Computer Science Department
School of Computer Science, Carnegie Mellon University
Smoke Sheets and Vortex Filaments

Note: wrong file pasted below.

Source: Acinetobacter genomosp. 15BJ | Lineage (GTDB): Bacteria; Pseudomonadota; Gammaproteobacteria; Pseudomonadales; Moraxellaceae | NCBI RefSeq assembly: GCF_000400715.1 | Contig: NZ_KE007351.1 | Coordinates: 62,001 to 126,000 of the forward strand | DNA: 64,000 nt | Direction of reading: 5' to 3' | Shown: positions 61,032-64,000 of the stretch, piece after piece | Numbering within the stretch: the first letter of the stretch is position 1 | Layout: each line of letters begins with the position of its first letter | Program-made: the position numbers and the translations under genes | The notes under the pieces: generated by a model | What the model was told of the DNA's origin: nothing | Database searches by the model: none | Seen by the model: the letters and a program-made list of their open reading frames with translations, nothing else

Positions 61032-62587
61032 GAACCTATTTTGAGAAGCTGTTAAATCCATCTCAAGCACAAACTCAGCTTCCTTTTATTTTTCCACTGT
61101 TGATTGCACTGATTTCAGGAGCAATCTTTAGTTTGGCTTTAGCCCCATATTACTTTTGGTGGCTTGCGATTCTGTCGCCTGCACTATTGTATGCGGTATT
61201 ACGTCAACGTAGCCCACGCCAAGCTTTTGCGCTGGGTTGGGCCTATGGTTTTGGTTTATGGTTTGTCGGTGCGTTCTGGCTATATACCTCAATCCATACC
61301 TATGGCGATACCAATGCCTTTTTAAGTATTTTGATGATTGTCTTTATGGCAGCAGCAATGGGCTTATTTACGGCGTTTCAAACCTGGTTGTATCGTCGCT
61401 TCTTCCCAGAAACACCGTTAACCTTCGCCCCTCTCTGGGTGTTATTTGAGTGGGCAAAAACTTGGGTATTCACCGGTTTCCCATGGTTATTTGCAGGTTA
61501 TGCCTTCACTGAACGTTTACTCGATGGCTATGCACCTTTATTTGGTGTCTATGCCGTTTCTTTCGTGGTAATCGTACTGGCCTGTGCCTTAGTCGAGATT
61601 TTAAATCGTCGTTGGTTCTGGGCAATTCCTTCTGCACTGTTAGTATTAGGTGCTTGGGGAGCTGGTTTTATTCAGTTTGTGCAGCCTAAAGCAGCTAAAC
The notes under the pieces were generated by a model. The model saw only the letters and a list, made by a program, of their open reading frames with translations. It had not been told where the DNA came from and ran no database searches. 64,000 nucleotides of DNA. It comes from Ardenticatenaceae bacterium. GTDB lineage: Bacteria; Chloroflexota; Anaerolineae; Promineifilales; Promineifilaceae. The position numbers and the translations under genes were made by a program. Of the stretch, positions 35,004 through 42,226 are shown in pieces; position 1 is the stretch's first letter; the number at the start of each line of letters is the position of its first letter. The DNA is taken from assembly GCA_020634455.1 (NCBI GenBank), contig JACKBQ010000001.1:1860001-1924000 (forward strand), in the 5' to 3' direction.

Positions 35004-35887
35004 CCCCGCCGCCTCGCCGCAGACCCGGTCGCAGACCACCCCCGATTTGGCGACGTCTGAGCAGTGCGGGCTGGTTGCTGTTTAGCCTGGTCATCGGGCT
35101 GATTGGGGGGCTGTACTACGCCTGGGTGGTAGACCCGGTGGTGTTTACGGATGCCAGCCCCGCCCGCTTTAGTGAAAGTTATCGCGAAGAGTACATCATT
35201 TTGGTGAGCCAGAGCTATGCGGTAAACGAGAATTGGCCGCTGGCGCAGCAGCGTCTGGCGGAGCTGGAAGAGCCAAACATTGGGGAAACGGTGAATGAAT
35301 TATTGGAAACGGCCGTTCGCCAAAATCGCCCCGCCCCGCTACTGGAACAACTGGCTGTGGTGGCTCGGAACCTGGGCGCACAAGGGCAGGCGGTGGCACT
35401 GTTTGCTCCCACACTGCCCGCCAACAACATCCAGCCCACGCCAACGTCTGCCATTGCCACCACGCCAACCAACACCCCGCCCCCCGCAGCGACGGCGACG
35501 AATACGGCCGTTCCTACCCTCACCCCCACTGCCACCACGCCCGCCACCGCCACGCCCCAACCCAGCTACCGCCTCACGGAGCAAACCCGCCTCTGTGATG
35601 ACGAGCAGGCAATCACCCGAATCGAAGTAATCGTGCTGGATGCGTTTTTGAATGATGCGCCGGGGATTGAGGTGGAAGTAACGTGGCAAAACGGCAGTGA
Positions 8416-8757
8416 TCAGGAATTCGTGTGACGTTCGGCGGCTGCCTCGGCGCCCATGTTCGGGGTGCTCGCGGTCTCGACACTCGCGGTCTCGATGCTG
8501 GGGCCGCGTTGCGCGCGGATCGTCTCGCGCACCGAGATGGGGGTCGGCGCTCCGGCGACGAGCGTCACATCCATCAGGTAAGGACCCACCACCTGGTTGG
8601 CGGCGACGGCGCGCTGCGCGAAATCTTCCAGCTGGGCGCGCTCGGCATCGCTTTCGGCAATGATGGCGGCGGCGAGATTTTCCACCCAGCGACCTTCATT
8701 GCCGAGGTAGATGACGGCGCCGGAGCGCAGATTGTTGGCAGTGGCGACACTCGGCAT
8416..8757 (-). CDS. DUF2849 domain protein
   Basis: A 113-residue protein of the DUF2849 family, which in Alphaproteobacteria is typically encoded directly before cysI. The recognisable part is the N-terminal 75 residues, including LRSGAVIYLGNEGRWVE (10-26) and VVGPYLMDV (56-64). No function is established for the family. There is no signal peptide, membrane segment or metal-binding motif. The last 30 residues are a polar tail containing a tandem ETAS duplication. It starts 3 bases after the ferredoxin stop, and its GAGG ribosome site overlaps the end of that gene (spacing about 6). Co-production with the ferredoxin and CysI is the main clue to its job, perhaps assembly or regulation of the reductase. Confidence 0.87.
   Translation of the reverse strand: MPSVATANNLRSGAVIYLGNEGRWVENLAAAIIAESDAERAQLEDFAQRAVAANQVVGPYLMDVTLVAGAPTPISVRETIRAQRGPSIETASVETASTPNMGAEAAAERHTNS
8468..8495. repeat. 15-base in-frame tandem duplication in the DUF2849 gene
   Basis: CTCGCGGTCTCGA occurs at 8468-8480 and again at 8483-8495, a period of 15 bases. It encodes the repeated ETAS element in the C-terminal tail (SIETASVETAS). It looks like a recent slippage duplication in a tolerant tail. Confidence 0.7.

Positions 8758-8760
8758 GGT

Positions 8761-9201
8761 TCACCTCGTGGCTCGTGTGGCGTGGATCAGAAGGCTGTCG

Smoke is one of the core phenomena which fluid simulation techniques in computer graphics have attempted to capture. Its behavior is well understood mathematically, and accurate smoke simulation can greatly enhance the realism of computer generated effects. In an attempt to overcome the diffusion inherent to Eulerian grid-based simulators, a technique has recently been developed which represents velocity using a sparse set of vortex filaments. This has the advantage of providing an easily understandable and controllable model for fluid velocity, but is computationally expensive because each filament affects the fluid velocity over the entire simulation space. We build upon previous work which merges adjacent rings of filaments by allowing filaments to form structures other than rings and developing a new set of reconnection criteria to take advantage of this generic filament graph. To complement this technique, we also introduce a method for smoke rendering designed to minimize the number of sample points without introducing excessive diffusion or blurring. This rendering technique advects a mesh representation of the smoke surface, thus effectively preserving the appearance of thin sheets and curls.